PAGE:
Furthermore, there is a good tracking of the artificial FAP generated by the PGANN. Minor errors (Mean Square Error -MSE-) in the tracking were observed in the limits of the maximum flexion or the maximum extension, without exceeding 8.28% MSE for gait, 4.87% MSE and 15.91% MSE for going up and down stairs, and 11.9% MSE and 18.19% MSE for going up and down hills. The highest error values occurred during the execution of gestures “Down Stairs” and “Down hill” due to inertia and that these errors increase when execution speed of the gesture is increased. These results are superior or comparable to those obtained in similar works based on EMG 27,28, ground reaction force measurements 29, or multisensor fusion 30) (Table 7).

Table 7 Comparison of accuracy identification results from various authors with the proposal of this paper.  

UH DH UP DS FG SG
Jin et al. (27)
13 healthy ind.+ 95.7 97.0 98.0 98.1 94.6 86.1
1 amputee 98.5 88.8 75.0 85.7 92.3 84.6
Chen et al., (28)
8 healthy ind.+ - - 98.1 97.8 94.8* 94.8*
5 amputees+ - - 97.1 92.1 99.3* 99.3*
Yuan et al., (30)
5 healty ind.+ 99.3 99.8 97.9 99.1 98.9* 98.9*
1 amputee 95.6 99.3 95.6 98.6 98.5* 98.5*
This paper
5 healthy ind.** 100 100 94.1 100 88.2* 88.2*
1 amputee 100 94.1 94.1 100 100* 100*

UH: up hill, DH: down hill, UP: up stairs, DS: down stairs, FG: Fast Gait, SG: Slow Gait. Notes:

+: Average values.

*: Results are independent from gesture speed,

**: Results are independent from subject.

4. Conclusions

This paper proposed an approach to the understanding of neuromotor language of the user by identifying the user’s intention from the perception of both internal and external manifestations of the FAP through proprioception and exteroception of the prosthesis. By identifying the user’s intention through proprioceptive and exteroceptive information, the prosthesis discriminates between a repertories of artificial FAP and chooses the most suitable one to meet the user’s requirements.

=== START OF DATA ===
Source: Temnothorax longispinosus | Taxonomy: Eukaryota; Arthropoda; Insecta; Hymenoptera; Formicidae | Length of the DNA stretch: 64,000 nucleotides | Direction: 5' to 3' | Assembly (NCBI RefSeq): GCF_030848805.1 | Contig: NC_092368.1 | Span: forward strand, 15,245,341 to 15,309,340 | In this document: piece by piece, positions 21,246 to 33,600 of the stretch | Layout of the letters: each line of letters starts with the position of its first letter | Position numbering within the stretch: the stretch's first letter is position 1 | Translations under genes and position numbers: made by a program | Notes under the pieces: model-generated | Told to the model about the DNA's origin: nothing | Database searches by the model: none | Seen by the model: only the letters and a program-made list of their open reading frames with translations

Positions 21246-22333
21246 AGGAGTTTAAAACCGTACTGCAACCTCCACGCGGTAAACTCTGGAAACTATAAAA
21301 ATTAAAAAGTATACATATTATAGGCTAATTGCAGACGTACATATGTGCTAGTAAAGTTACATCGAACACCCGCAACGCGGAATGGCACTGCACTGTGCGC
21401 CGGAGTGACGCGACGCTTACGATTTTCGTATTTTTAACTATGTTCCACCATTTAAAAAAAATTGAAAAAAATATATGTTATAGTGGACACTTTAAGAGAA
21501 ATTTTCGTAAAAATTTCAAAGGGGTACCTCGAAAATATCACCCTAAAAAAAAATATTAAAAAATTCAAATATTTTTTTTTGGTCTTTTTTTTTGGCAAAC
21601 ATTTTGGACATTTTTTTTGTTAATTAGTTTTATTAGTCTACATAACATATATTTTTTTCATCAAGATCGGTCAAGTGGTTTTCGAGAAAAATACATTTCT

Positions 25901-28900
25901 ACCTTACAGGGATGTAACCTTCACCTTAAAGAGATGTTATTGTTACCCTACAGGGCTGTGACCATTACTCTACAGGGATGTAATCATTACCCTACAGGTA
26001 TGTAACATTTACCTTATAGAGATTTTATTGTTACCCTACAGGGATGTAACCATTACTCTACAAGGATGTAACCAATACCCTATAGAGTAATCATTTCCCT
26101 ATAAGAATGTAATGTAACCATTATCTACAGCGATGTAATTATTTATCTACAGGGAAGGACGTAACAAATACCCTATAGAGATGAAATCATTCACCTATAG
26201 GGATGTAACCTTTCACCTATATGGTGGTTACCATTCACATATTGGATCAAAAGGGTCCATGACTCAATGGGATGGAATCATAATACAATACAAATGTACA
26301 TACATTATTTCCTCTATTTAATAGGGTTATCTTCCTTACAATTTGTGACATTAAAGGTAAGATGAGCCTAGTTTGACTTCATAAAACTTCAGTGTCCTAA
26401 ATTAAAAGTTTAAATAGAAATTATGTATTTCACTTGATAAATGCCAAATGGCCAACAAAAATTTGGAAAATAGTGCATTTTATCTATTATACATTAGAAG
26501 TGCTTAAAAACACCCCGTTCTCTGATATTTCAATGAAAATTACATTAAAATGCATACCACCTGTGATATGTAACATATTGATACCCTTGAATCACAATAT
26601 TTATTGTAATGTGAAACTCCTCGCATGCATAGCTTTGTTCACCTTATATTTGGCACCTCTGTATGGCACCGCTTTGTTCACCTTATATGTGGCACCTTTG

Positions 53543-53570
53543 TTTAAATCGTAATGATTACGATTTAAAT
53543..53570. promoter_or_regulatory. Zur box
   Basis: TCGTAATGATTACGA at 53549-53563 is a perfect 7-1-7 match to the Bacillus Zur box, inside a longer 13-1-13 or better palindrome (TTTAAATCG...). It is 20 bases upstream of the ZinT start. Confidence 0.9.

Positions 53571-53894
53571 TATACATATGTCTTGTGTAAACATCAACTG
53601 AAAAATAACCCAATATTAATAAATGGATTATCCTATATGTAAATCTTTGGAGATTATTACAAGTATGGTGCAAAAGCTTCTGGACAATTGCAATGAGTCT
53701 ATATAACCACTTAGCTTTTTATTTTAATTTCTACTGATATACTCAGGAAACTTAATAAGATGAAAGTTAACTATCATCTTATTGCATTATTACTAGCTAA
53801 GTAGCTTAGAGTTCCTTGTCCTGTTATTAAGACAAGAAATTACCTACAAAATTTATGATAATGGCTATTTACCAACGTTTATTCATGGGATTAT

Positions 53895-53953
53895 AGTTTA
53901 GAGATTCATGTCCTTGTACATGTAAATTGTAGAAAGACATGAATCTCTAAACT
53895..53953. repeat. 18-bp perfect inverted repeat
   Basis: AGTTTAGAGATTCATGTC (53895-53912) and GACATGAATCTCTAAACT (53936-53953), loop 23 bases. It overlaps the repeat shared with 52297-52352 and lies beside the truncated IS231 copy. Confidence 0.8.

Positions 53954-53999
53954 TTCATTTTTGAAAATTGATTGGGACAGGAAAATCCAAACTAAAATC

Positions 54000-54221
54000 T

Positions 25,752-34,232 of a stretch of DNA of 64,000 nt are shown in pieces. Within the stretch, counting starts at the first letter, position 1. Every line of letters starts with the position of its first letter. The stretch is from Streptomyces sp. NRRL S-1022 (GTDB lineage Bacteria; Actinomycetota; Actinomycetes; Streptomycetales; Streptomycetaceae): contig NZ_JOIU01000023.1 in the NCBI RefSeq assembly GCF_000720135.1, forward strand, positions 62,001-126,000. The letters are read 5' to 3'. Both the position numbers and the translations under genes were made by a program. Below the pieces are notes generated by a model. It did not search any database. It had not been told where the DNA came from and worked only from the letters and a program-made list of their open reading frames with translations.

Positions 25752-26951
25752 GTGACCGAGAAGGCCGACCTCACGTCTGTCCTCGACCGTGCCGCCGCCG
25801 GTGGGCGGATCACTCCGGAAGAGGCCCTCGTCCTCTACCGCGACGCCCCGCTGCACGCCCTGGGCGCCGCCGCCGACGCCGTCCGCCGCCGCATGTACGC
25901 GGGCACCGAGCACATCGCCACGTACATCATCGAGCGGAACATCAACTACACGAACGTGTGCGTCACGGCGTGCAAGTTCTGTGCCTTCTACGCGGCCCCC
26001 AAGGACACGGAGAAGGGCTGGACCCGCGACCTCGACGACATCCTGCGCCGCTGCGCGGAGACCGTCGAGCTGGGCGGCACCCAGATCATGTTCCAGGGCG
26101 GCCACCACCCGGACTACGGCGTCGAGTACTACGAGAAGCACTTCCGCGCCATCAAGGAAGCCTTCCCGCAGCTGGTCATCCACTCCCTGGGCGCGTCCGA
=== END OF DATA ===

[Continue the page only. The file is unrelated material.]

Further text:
The results indicate that the general conceptualization of the intention, according to Eq.16, is a valid approach for addressing the problem of identifying the intention of movement and it is applicable to both healthy individuals and amputees.

The approach proposed in this paper yields a procedure with high performance in the classification of gestures in amputees and in healthy individuals, independently of the speed performance of the gesture. It can be implemented in real time and is likely to cause little harm due to the contact of the sensor with the skin, since this device is embedded in a silicone capsule. The values of the sampling window used in this study represent a further advantage compared to a similar job where the authors have suggested methods to determine the optimal window size using EMG signal, with optimization window lengths between 150 ms and 250 ms 31.

It is important to notice that the formalization presented here is valid provided that the gestures developed must fulfill the condition to be rhythmic and repetitive, so they are suitable to assigning an artificial FAP. Additionally, the total gesture of the system is an approach that does not take into account the movements that assign particular individual characteristics to the gesture execution for every subject.

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Appendix 1

Data Capture Protocol

Test with Coupled Sensor for MMG signal on SMART DAQ system

TECHNICAL CHARACTERISTICS

1. Power Supply: 5V

2. Signal Cable: 4 signals 1 ground = 5 wires

3. Microphone Freq. Range: 0-100 Hz

4. Accelerometer Freq. Range: 0-100 Hz

PROTOCOL

1. Marker Array and Camera Protocol: LAMB-Bilateral

TESTS RUNNED

1. Level overground: 3 tests at 3 free cadences (low, mid, high). Total: 9 tests

2. Up Slope-overground walking: 3 tests at 3 free cadences (low, mid, high). Total: 9 tests

3. Down Slope-overground walking: 3 tests at 3 free cadences (low, mid, high). Total: 9 tests

4. Stepping upstairs: 3 tests at 3 free cadences (low, mid, high). Total: 9 tests

5. Stepping downstairs: 3 tests at 2 free cadences (low, mid). Total: 9 tests

6. Standing and Calibration.

Subtotal: 45 tests per subject.

Subjects: 5 healthy persons for control, 1 transfemoral amputee.

Total: 180 tests

Scheduled dates: May 11th, 14th and 15th, from 10:30 am

Technician: Paulo.

Assistant: Francesco.

Head of Lab.: M. Ferrarin, PhD.

Received: July 19, 2016; Accepted: December 16, 2016